Monday, May 2, 2016

Is This Personal?

My husband and I went to a restaurant down the street this past weekend.  The place was a bit busy for a Saturday afternoon, but not especially so.  We were seated, given our menus, and the hostess brought our drinks to the table.  Larry and I perused our menus while we waited for the waitress to take our order. 

We watched the waitress go to every other table.  She skipped ours.  We waited.  Fifteen minutes later, we were still waiting.  I've been in food service, I understand how crazy things can get sometimes. But fifteen minutes?   I finally got up and approached the waitress. 

"Excuse me, but we've been waiting for over fifteen minutes for you to take our order,"  I wasn't rude; I spoke calmly. 

"Oh, I'm so sorry! Let me take your order right now!"  The waitress appeared to be appropriately apologetic, and she followed me back to our table and took our order.  Our food came out quickly compared to our wait to order.  We dug in, but first, I asked for mayo. 

"Sure, I'll be right back with that," The waitress walked away from our table.  I watched her walk around to other tables. I watched her cleaning tables.  I did not watch her get any mayo, because she did not. 

This was starting to feel personal. 

Another waitress finally showed up, and I snagged her.  This waitress, older and wiser, immediately went and got the mayo for me, which was fine.  What wasn't fine was that this waitress proceeded to make excuses for the other one.  I didn't care if she was having a bad day; I just wanted my mayo. 
Finally the meal was over, and we waited for the waitress to bring our bill.  And waited.  And waited.

Yep. Personal.  Maybe I looked like her worst enemy from high school?  Did Larry look like her ex-boyfriend? 

I finally got up and went to the cash register, where the manager made the mistake of asking me how everything was.  I told her.  I wasn't angry, just befuddled by our treatment. I was used to people treating me nicely because I had cancer.  Apparently our waitress makes a habit of this particular behavior; the manager sighed heavily and lowered our bill to ten dollars. 

Okay, not so personal. 

Tuesday, April 26, 2016

100 Words: Search

I've always been an explorer. Not the traditional kind. I don't have the energy or attention span for that.  My explorations involve the search for knowledge.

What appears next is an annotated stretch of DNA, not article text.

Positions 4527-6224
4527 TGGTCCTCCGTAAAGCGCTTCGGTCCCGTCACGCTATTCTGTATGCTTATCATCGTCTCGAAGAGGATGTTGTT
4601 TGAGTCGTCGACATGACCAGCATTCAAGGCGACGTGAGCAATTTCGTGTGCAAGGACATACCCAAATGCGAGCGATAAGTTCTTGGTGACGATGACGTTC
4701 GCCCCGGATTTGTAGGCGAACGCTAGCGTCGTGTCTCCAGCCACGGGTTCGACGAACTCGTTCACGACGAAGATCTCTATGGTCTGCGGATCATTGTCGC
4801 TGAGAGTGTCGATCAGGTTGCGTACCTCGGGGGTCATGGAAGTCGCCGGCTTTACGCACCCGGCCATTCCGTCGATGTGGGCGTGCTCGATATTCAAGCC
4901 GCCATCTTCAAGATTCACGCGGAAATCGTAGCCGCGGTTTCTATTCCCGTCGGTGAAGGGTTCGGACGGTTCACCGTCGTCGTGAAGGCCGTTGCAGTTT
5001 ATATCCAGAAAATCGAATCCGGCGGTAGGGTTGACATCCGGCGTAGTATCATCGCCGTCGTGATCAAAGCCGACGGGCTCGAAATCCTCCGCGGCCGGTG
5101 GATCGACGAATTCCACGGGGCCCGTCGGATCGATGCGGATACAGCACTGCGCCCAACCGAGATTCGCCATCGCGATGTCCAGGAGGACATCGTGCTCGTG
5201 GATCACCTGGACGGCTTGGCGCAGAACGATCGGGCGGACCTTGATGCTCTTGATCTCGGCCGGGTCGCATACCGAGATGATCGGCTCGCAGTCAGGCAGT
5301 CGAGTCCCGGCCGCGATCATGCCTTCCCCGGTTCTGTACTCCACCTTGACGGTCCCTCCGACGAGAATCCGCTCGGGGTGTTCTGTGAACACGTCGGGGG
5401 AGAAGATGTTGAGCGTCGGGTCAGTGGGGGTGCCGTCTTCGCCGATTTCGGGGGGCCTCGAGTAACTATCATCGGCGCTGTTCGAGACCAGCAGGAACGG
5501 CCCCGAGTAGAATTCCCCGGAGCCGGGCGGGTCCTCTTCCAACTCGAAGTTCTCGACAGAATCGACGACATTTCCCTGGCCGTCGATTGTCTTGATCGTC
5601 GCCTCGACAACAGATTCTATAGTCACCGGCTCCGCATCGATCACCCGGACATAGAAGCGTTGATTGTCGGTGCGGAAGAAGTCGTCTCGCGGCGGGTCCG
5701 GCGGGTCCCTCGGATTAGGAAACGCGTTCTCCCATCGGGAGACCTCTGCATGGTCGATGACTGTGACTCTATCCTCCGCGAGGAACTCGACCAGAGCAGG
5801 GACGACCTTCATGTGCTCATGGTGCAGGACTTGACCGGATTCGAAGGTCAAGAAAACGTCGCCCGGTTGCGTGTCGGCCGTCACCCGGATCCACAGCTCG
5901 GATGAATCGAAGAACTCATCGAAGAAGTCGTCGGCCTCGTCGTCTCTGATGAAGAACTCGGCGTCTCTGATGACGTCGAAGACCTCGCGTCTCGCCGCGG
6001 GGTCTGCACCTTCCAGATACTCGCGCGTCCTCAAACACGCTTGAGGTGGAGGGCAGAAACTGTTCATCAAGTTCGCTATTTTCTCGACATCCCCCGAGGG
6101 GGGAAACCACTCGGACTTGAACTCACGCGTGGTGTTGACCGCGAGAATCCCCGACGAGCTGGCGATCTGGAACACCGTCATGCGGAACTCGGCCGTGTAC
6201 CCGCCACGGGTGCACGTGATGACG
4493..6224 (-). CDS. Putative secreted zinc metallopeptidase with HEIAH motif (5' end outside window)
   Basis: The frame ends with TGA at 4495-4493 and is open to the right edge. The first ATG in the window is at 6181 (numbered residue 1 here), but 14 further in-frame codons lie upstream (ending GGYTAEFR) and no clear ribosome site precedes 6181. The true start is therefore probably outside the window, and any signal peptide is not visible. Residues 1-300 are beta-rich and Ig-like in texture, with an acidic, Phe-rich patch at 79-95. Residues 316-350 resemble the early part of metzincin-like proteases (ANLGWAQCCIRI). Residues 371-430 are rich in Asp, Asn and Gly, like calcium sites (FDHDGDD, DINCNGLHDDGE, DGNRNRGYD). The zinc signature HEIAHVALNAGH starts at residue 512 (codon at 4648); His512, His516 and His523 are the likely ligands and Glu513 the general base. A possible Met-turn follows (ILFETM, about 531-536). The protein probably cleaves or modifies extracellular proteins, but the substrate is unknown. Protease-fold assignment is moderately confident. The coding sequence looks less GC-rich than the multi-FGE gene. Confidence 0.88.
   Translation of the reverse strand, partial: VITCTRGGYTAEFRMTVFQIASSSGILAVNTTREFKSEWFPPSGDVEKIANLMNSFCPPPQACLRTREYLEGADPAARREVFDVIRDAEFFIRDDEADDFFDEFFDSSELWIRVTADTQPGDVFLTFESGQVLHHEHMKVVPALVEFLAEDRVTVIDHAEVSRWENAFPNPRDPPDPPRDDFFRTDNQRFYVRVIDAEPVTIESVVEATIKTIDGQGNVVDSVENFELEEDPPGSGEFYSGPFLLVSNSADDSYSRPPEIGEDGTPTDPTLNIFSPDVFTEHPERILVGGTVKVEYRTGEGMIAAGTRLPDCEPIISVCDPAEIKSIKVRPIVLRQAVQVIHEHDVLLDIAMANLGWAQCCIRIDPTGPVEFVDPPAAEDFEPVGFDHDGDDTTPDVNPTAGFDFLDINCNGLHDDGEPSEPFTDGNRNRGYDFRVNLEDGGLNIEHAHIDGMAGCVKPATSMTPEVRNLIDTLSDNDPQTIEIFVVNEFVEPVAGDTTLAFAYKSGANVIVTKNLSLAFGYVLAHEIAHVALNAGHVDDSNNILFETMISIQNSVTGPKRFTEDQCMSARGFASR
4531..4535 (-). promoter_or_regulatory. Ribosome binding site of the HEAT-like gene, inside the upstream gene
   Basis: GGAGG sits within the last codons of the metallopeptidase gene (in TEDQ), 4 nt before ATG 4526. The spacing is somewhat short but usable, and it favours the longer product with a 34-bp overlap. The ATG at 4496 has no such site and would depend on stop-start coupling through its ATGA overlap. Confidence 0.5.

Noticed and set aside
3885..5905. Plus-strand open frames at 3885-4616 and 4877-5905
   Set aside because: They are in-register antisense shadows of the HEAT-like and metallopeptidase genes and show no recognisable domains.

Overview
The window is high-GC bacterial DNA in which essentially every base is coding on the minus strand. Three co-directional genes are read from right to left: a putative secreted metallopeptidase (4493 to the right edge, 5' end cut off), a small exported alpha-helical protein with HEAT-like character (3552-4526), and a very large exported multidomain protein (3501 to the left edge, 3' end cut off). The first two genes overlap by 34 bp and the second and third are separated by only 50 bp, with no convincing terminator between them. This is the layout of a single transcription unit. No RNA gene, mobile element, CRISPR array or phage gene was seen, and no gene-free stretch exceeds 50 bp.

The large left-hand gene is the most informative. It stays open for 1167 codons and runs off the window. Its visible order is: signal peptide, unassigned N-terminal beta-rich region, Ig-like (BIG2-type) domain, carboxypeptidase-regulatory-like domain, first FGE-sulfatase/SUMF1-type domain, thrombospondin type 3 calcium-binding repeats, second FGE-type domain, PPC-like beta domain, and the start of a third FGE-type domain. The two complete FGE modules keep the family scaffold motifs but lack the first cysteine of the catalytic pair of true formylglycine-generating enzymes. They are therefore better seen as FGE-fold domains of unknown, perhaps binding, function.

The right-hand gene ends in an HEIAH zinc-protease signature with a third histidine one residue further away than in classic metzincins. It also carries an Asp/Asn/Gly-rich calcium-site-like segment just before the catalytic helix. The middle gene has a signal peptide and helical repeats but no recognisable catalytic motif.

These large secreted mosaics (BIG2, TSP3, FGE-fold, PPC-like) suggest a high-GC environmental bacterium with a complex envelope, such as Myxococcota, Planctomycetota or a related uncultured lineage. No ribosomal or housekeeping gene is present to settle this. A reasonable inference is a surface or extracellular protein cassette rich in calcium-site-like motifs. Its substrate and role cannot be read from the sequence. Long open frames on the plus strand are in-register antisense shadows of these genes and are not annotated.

Back before the internet that search was intimidating. No Google, no Siri.  It was all about going to the library and hitting the books until you found what you were looking for.  My first attempt at searching for answers involved Gray's Anatomy. I was only five, but I was fascinated by the heavy tome.  Here were the answers to questions I hadn't even thought of yet! 

It was love by the first page turn.



Go check out Tara's Thin Spiral Notebook, to check out the 100 Word Challenge.  Join in!  

Monday, April 25, 2016

The Holder of All Things

Last Friday found me at my son's school for Field Day.  Most Field Days at elementary schools involve races and other feats of athleticism.  However, since this is San Antonio, and it is Fiesta time, Zane's Field Day was more about the party, and less about athletics.  As I waited around for Zane's class, I was thinking of food, which is what I do with my free time, now that I don't have chemotherapy.  There were several booths offering sausages, hot dogs, nachos, cookies, and sno cones.  Normal Fiesta fare, except not at 8:30 in the morning.

Then the students came out, each class dressed in a different color shirt for easier location.  I found Zane's class in time to hear Zane's teacher pairing the kids off so that they could meander the fair together.  Zane spotted me and attached himself to my side.  He also brought several of his classmates. The group of us wandered about, with the boys running from the cart races, the bouncy castles,  the tattoo booth, etc.

It began simply enough; one of the boys asking me to hold on to his jacket.  No problem, I told him, wrapping it around my purse for safekeeping.  We wandered around some more, and then the boys decided that they wanted to try one of those fishing games where there are clothespins on the line.  Each boy got a little bag of treats on their line.

And what do boys usually do with the extras they collect along the way?

They give them to their moms. If their mom isn't handy, they give the item to the person closest to matching that description. That was me.  I suddenly found myself carrying five tiny bags of goldfish crackers along with a jacket.  Then the boys wanted something to drink, so they went to the drink booth.  They all sat along the curb, drinking their Gatorade, until they decided on their next activity.  But none of them had finished their drinks!

Guess who got to hold those?
 
I also held napkins, empty sno cone cups, spoons, and other items over the course of the two hours I was there.  As I followed after the boys, my arms loaded down with the detritus of five little boys, I finally had to laugh.  I was a Mom.  This is part of motherhood, carrying the burdens of others. We have that kind of bond with our children.  I carry my son in my heart, and I guess that means I carry all the other things he will encounter as well.  Sometimes those burdens will be as easy and simple as sno cone cups and little bags of goldfish crackers.  Other times, the weight will end up being heavier.  I hope those times are few and far between, but whatever happens, I'll be there.


That's my job. Mothers are the Holders of All Things, be they heartaches... or Gatorade.